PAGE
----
Where the market leads, Jade Cargo follows

posted on 5th June 2018

Will Waters interviews Carl Luo, Director Of Cargo Handling for Jade Cargo International, about the airline’s airport and ground handling choices, priorities, and experiences in China and around the world

Jade Cargo International is one of several Chinese-international joint-venture cargo airlines that were conceived towards the middle of the last decade. Although it had its fair share of challenges during its first few years of life, it has emerged to become, arguably, the most successful of this breed.

Under Chinese law, ownership of the country’s airlines has to be majority Chinese, with individual foreign companies restricted to owning just one quarter. As a result, Jade was founded in October 2004 as a joint venture between Chinese domestic carrier Shenzhen Airlines (51%), Lufthansa Cargo (25%) and the German development finance institute DEG (24%).

Jade started flight operations on August 5, 2006, although some unexpected issues – particularly concerning the nationalities, recruitment and registration of pilots – meant that it wasn’t until 2008 that it was able to operate its full fleet of six 747-400 extended-range freighters (B747-400ERFs).

Although Jade may have been conceived to be a vehicle for Lufthansa Cargo to expand its share of China’s booming air cargo market, taking advantage of the kind of traffic rights and operating advantages that only a China-registered airline could, Lufthansa Cargo has since loosened the reins on its younger sibling, largely to allow Jade to maximise its profitability. Jade has thus evolved into an airline with its own identity and decision-making capabilities, while still keeping strong operational and strategic ties with its part-owner. Indeed, Jade’s incoming Chief Executive Officer, Frank Naeve, has been with Lufthansa’s cargo division since 1989, and he succeeds Kay Kratky, also a long-term Lufthansa executive, and who returns this month to a role within Lufthansa.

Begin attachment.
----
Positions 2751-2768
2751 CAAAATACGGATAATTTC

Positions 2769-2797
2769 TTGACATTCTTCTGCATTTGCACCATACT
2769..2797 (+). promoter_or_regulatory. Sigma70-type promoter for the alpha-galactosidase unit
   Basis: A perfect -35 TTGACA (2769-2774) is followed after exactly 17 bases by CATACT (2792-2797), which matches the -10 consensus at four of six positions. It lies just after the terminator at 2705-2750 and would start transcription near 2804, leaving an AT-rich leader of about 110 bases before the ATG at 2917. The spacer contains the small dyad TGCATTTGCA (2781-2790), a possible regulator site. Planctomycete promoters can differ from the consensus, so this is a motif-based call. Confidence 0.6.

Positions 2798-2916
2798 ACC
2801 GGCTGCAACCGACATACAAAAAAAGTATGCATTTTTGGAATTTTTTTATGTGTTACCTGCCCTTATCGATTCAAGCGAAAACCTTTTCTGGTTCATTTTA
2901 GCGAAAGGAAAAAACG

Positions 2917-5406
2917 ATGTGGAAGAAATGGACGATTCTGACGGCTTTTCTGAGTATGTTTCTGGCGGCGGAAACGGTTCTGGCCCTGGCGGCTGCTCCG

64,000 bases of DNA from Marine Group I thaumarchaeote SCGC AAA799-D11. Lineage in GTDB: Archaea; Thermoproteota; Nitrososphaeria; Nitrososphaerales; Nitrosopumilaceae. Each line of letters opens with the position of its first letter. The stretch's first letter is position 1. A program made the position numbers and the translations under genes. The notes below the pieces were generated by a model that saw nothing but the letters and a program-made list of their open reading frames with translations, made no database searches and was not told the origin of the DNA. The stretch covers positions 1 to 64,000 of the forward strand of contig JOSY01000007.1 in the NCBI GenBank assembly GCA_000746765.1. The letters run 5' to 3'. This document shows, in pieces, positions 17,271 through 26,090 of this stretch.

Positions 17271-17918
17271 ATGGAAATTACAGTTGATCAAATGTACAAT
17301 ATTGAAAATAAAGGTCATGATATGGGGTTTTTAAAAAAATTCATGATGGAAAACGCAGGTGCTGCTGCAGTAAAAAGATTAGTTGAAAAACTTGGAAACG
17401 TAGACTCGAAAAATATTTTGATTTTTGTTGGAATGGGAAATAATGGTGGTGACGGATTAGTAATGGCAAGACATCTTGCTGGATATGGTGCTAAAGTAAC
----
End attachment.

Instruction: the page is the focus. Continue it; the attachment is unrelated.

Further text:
The two airlines also still work extremely closely on route development, for example, and Jade also operates some flights on behalf of Lufthansa Cargo. But Lufthansa Cargo’s control of the sales activities of Jade have been phased out, with most of the sales and service activities for Jade in Europe, the Middle East and India now outsourced to the independent general sales agent (GSA) Air Logistics.

Decisions on handling suppliers are also taken independently, says Jade’s Director for Cargo Handling, Carl Luo, although he is happy to make use of the expertise of the airline’s partners. “We normally make our own decision,” he says. “Of course, our GSAs always give us very useful input, and we value this very much because they normally know the local market very well and they know our customers’ feelings on different ground handling agents’ service.”

Luo says Jade is also not obliged to use the same ground handling agent (GHA) as Lufthansa Cargo or Shenzhen Airlines if it is operating into an airport where its owner airlines are also present, although it may still choose to.